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kidding? what they did worked, meaning what the russians did worked. and from this officials viewpoint the government's response to the russians in the election during the election was a, quote, failure of imagination. now, of course, we don't know if it had any impact on the outcome of the election, and that may be something we might never be able to answer. >> has the fbi made any official statement about this? >> the fbi has not made any official statement. in fact, for the story the fbi declined to comment. >> pamela brown. thanks very much. >> yep. >> let's bring in our panel. i mean, it's one thing not only that this was going on during the election but now there's reporting today that russian backed accounts are going after general mcmaster, the national security advisor. >> yeah. and it speaks to what we found out from former fbi director james comey during his testimony that on election night om one campaign was under investigation by the fbi, and that was not the hillary clinton campaign. that was the trump campaign. so this speaks to what the russians were already doing, whether it's information
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dissemination through facebook ads and what have you or the fact that russia switched from wanting to just under mine hillary clinton to at some point during the campaign last summer wanting to once again back donald trump. >> listen, i think that this is one more step in understanding how handcuffed the government was. we're not prepared for this. that's why the president saying, who cares, it's not real, it's all fake is so dangerous. we weren't prepared then and we're not prepared now. there's a new context now for us to try to figure out policy. what should the fbi be doing. should they be looking at this stuff? if they discover that there is a consequence trade effort on the part of a foreign adversary to knock out one american and put in another, what's their response? what are they supposed nod? congress should be debating this. we should be talking about that. but the president of the united states continues to throw ban an appeals on the sidewalk, not just about his own situation,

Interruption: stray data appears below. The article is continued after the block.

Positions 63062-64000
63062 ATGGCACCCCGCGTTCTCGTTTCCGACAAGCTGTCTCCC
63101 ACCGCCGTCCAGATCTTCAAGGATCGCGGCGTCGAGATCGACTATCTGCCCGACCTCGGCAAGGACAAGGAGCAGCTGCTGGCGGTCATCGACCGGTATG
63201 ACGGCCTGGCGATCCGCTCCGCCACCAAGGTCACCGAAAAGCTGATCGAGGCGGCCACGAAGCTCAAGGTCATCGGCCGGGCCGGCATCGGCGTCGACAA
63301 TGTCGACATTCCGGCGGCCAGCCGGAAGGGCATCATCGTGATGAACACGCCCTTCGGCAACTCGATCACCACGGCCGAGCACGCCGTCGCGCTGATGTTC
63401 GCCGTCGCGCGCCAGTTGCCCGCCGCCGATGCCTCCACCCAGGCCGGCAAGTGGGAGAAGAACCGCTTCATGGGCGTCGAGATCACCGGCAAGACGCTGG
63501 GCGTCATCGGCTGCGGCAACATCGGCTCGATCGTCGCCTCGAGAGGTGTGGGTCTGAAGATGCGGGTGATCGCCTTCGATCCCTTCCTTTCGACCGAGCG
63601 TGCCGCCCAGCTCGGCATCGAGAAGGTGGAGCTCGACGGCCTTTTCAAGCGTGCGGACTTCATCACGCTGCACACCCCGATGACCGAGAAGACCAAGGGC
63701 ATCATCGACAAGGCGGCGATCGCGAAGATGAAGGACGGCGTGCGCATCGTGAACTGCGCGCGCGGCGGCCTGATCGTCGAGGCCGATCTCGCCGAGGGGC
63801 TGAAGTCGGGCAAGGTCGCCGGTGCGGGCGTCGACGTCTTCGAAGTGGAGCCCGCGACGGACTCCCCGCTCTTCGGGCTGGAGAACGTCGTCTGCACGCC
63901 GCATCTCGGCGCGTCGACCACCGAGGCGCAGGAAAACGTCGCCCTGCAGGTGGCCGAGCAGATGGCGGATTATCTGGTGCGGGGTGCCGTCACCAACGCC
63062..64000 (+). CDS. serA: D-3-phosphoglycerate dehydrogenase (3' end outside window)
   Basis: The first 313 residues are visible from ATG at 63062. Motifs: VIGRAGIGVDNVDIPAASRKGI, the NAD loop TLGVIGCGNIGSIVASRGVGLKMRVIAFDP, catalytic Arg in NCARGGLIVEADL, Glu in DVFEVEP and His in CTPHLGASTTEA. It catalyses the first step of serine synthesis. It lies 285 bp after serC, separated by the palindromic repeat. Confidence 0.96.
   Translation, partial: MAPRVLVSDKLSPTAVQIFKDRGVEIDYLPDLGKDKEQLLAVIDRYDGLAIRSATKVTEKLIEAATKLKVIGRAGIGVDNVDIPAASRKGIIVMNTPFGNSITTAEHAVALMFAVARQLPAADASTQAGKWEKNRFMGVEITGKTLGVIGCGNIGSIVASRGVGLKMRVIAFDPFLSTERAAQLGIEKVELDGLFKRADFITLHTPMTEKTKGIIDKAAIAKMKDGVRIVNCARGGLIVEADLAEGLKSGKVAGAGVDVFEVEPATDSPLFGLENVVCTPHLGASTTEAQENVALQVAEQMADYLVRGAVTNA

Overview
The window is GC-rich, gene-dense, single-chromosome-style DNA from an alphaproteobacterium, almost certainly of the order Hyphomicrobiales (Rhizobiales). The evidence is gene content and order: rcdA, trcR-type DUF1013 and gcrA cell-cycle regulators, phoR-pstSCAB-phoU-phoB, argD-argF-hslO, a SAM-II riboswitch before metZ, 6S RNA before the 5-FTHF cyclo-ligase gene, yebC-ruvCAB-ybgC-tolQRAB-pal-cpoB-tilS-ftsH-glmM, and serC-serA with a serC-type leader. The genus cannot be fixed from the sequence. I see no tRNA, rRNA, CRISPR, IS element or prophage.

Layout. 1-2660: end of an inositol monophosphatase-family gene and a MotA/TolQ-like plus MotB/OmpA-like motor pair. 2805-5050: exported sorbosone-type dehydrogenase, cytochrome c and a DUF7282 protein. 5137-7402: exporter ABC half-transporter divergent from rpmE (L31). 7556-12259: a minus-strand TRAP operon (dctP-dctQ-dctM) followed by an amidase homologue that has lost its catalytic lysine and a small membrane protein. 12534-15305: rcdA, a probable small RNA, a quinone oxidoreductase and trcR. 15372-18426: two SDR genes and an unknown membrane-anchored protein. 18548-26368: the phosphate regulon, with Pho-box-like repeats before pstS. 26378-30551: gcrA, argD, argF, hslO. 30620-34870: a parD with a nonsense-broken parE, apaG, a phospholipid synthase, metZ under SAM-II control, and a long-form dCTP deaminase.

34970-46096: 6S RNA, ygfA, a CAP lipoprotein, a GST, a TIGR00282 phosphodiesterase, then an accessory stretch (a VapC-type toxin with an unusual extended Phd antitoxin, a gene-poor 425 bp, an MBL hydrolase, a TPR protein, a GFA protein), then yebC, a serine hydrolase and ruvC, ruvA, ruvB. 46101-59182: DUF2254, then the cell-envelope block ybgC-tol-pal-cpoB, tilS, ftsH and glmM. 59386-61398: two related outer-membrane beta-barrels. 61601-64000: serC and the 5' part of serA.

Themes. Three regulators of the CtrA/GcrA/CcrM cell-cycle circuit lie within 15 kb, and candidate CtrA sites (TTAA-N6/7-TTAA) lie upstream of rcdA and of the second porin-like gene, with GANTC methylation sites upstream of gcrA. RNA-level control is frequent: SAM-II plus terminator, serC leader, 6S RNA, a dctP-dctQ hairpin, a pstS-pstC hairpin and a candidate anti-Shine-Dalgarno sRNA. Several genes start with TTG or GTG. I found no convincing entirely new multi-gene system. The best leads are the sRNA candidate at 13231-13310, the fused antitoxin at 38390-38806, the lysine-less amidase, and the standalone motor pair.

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but about the country's and our ability to discuss this rationally. >> this is also only going to get worse as technology changes. there's already software that you can make somebody look like they're saying something that they're not actually saying. >> that's -- all of this has gotten lost in the bigger spectacle of what's come of this russian investigation. it's hard to remember the day when all this was just about russian interference in the election and possibly influencing the vote. but it's a bigger picture than that. it's them interfering with the american political process, which is a serious, serious allegation, a serious thing to happen. we also have to remember, though, that the obama administration was warned about this early on and did nothing about it with regard to pushing this investigation further during the election process because -- >> that was tricky because if obama did anything he would have been accused of politicizing it. >> i'm curious as a conservative, what would you have been comfortable with the president doing, because our thing was if the president came out and said the russians are messing this up you might have